Without additional physical space, there are no opportunities for in-custody substance abuse treatment, which would likely impact recidivism rates.

4. Drug Treatment Court

The Johnson County Drug Treatment Court held the first hearings in February 2008.
This program is designed for individuals who have a substance use disorder, and/or a substance use disorder and co-occurring mental health disorder, and are facing a prison sentence if Drug Court were not an option. The program includes intensive treatment, intensive supervision, and weekly contact with the judge and Drug Treatment Court team and requires a minimum of 18 months. This timeframe is important to consider when reviewing the number of participants who have completed the program.

Since beginning on February 23, 2008, in Johnson County: 73 people accepted; 14 people successfully completed probation; 21 still enrolled. The total days of supervision provided in the community for people who would have been in prison otherwise equals 33,480. Had those individuals been sentenced to prison, the cost to the state would have been $2,890,998 ($86.35 per day). Instead the cost on supervision was $121,867 ($3.64 per day). This translates to a savings of $2,769,131. It is difficult to quantify the impact Drug Treatment Court will have on county jail. Overall, it should have a positive impact on the jail population by delaying or reducing recidivism long term.

The Sixth Judicial District Department of Correctional Services has been the recipient of two SAMHSA grants as well as Drug Court Discretionary Funds to enhance employment and mental health services for participants of the Drug Treatment Court. By more effectively addressing these needs, the goal is that program participants will have the resources they need to be successful in this program, while also providing them the resources and services they need to reduce their chances of becoming involved in the criminal justice system in the future.

Expansion of Drug Treatment Court is limited due to space at the courthouse. Currently, one jury room is used for review meetings and a courtroom is needed weekly for the Drug Treatment Court reviews with clients. Scheduling for other hearing has to be arranged to allow for use of the courtroom by Drug Treatment Court each week.

5. Marijuana Diversion Program

The County Attorney’s Office implemented a marijuana diversion program in July 2010. The diversion programs provide a “once only” opportunity for first time offenders to attend a treatment/educational program instead of paying a fine and/or jail time. In the Marijuana Diversion Program, 300 people have enrolled since the program began on July 1, 2010. Through July 2012 , 212 people successfully completed the program, 5 were still actively participating in the program, and 83 had been unsuccessfully discharged from the program.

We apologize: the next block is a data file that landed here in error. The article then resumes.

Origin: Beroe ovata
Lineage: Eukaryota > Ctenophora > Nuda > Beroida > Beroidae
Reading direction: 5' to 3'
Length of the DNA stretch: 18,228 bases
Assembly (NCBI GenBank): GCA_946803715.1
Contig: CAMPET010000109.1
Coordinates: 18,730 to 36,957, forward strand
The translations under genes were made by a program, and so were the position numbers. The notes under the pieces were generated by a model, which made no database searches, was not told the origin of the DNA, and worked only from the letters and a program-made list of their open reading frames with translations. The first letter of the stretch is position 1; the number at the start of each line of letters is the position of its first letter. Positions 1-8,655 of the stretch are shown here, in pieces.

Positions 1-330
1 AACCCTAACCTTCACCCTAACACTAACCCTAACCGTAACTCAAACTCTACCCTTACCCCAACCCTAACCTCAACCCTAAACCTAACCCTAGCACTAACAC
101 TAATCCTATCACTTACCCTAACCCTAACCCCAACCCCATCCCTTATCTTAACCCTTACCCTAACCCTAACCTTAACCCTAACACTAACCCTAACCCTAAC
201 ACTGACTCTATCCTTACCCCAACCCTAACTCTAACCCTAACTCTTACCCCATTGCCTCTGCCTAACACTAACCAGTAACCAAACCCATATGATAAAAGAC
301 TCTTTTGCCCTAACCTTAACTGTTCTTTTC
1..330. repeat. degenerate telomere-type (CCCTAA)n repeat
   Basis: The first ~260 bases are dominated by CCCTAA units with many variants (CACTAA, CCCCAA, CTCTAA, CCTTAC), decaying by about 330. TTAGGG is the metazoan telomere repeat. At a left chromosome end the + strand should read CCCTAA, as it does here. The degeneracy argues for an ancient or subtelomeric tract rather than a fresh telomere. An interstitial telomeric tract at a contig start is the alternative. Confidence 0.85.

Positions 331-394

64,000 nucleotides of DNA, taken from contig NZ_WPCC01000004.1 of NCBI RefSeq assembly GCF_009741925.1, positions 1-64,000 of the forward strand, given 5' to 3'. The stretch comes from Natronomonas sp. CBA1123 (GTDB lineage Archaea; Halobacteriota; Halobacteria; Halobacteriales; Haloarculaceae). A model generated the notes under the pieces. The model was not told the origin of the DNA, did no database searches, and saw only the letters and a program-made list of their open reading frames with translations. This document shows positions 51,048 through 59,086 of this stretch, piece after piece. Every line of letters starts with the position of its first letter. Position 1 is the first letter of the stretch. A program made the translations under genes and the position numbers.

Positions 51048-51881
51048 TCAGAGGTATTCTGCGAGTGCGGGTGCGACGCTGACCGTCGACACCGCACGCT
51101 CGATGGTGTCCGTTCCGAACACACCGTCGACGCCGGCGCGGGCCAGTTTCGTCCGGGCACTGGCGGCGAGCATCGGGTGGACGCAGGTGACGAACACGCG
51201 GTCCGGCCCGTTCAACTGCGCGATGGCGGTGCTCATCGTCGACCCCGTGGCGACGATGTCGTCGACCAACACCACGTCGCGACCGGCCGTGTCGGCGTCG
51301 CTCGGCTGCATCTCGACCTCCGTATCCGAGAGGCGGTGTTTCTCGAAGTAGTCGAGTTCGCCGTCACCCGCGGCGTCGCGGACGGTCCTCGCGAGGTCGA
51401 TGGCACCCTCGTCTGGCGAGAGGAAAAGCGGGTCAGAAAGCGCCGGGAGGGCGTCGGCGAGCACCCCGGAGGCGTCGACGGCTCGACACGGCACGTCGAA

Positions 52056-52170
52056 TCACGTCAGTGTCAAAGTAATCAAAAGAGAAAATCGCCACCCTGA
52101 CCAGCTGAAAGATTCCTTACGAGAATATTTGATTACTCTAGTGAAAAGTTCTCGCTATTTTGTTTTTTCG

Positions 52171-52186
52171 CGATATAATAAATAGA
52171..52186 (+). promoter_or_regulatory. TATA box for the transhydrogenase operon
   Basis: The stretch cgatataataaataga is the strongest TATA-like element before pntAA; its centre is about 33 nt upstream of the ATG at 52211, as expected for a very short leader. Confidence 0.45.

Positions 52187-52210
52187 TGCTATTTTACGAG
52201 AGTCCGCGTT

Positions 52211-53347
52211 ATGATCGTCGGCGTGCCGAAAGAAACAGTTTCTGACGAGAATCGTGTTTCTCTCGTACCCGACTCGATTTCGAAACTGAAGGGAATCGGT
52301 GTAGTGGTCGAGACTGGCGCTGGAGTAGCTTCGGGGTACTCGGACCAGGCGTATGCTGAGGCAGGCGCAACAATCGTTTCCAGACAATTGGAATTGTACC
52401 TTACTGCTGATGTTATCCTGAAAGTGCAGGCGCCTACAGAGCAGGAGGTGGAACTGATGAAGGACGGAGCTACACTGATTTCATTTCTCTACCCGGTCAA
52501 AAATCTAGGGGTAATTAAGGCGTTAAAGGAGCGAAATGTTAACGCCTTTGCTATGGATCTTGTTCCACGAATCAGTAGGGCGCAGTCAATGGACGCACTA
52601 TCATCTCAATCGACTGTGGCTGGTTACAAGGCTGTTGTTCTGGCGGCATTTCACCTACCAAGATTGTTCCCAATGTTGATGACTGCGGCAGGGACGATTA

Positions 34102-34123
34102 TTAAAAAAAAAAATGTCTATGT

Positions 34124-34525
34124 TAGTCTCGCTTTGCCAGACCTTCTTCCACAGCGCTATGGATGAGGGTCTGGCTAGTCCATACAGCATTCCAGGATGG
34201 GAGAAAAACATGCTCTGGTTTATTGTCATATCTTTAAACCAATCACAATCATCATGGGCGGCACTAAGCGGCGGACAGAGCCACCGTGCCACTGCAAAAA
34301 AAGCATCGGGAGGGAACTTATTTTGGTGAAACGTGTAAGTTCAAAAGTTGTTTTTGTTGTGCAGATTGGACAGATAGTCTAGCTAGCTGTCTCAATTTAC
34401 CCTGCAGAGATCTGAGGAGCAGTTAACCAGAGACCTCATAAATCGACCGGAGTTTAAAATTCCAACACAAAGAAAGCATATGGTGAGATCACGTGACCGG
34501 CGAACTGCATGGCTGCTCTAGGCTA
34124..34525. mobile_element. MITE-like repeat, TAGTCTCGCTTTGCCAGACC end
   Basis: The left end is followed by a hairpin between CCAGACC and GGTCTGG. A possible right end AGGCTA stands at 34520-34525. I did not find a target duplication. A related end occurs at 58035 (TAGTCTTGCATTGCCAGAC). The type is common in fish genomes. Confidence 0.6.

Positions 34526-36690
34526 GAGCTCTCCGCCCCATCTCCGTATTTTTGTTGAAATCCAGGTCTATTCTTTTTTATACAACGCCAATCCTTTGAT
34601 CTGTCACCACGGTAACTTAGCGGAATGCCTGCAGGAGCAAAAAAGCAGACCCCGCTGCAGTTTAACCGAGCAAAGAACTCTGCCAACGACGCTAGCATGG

6. Releasing Inmates Prior to Initial Appearance

Jail staff and law enforcement have the discretion to “sign out” individuals to return to the community after they have been charged with an offense so that these individuals do not remain in custody while awaiting their Initial Appearance and pending court hearings.

7. Discretionary Reward/Incentive Program for Inmates

This is administered by the Sheriff and Jail Administrator. “Good time” for inmates currently varies from 0% to 20%. This decreases up to six days off each thirty days of a sentence for an inmate with good behavior. It provides an incentive for inmates to comply with jail rules and decreases the number of days defendants spend in jail.

8. Driving Under Suspension Court

The “Rocket Docket” court allows defendants facing simple misdemeanor Driving Under Suspension (DUS) charges to enter into an agreement to pay their obligations with the ultimate goal of having their driver’s license privileges fully restored. The program meets once a month and the progress of the participants is monitored. Successful completion of the program not only avoids jail time, but allows participants a way to become legally licensed drivers who can drive to work, school or other obligations. In 2012, 830 cases were scheduled and 74% appeared for the hearing.

Currently this program is allotted courtroom space only once a month. The numbers of participants warrant having additional hearings each month but lack of space precludes scheduling any additional hearings. The lack of space also limits the ability to expand the program to include those charged with more serious or enhanced license violations such as Driving While Barred.

9. Electronic Home Arrest/Work Release

Work Release allows an inmate to be released from the jail to go to their job then return to the work for all other hours of the day. The Johnson County Sheriff authorized 135 applications for work/school release from jail during calendar year 2012. The Sheriff also approved 3 Home Monitoring applications saving 113 bed days and housing costs.

10. Expedited Filing of the Report of Violation for Probation Violations

The probation revocation request and report are being delivered to the County Attorney’s office within 24 hours after a Preliminary Probation Violation Information is filed.


1. Strategies to Expedite and Reduce Recidivism

2. Space Needs that Address Care and Treatment of Inmates

3. Space for Juveniles that are Adjudicated to Adult Court


1. Mobile Crisis Team

2. Intensive Probation Supervision

3. FUSE (Frequent Users System Engagement)


1. Current available statistics for the racial breakdown in Johnson County

2. Recommendation

The Treatment and Alternatives Subcommittee recommends that Johnson County employs an evidence-based racial equity impact assessment tool to analyze where racial disparities exist in the County’s criminal justice system (sheriff’s office, county attorney, courts, jail). The subcommittee further recommends that, with the help of the Criminal Justice Coordinating Committee, the County develops strategies for modifying policies, programs, budget and staffing toward remedying these disparities in a timely manner. It is recommended that the initial analysis becomes the baseline for annual or biannual racial equity impact assessments by the various departments so that adjustments can be made as needed. Further, it is recommended that the County will encourage all municipalities using the County Jail to engage in similar steps to insure racial equity in all local law enforcement agencies.



The source for this document was the Johnson County government website. It was reformatted for the web and reposted here.